Data Sources on Parents
The Project on Global Working Families at the Harvard School of Public Health is devoted to understanding and improving the relationship between working conditions and family health and well-being globally. As part of the Work, Family, and Democracy Initiative, a Work, Family, and Equity Index is being developed to measure governmental performance worldwide by systematically defining and measuring successful public policies for working families globally. The Work, Family, and Equity Index identifies essential goals for work-family policy and enables measurement of progress in implementing public policies for working families relative to global standards. The publication, Where Does the United States Stand Globally? provides an array of statistics and in-depth analysis. The publication is also available in Spanish and French.
The Sloan Work and Family Research Network is designed to support research and teaching, promote best practices at the workplace, and inform state policy on issues that affect the lives of working families and the places where they work. As part of its network of six Sloan Working Family Centers, the Chicago Center, also known as the Alfred P. Sloan Center on Parents, Children, and Work, examines the issues facing working parents and their children by taking a different approach to conceptually defining the research issues and exploring new research methodologies.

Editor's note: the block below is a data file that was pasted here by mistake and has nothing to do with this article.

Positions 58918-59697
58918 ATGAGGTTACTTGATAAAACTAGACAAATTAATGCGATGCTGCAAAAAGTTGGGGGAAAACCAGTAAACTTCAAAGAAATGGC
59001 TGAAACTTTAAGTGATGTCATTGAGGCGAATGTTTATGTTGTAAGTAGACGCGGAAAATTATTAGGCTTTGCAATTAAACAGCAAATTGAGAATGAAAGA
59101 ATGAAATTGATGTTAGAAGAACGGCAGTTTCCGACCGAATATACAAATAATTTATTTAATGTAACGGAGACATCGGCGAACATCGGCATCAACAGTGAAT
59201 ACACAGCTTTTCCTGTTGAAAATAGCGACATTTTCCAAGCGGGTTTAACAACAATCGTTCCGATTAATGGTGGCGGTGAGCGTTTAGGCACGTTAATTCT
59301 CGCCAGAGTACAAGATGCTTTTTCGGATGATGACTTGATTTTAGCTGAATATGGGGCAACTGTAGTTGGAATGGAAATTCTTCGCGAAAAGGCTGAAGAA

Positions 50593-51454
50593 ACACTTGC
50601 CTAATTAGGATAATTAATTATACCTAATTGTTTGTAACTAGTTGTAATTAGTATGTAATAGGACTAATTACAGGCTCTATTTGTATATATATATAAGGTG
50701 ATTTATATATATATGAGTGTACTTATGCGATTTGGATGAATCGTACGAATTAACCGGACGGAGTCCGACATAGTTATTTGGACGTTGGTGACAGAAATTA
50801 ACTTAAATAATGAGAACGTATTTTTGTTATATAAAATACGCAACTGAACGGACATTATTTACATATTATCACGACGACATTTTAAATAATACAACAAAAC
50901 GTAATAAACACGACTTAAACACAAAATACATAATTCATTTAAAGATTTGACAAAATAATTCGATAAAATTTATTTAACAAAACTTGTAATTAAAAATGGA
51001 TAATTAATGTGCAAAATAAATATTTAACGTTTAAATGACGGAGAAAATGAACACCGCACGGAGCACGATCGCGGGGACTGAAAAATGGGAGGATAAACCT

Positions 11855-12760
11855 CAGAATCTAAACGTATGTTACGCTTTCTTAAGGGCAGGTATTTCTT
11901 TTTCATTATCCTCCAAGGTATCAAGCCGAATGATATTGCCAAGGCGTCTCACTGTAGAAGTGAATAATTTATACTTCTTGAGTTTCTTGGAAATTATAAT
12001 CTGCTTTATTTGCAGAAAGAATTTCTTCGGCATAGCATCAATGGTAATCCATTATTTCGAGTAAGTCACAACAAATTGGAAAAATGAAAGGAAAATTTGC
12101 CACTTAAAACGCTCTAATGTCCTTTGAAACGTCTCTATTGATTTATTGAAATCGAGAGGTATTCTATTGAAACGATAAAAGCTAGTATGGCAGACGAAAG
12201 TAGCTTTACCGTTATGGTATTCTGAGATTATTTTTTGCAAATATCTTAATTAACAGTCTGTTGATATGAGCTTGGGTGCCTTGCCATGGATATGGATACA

The center recently completed an original data collection involving 500 families--300 with teenage children, and 200 with kindergarten-age children. Another of the network's centers, the Emory Center on Myth and Ritual in American Life, focuses its research on the functions and significance of ritual and myth in dual wage-earner middle-class families in the American South.
The Finance Project develops and disseminates research, information, tools, and technical assistance for improved polices, programs, and financing strategies. The website's Information Resource Center, Economic Success Clearinghouse, provides information on work supports and services such as child care, food, housing, and transportation assistance to help low-income families secure and retain employment. Publications, data, and research are available on how programs catering to this population have been financed, and the outcomes of those programs.
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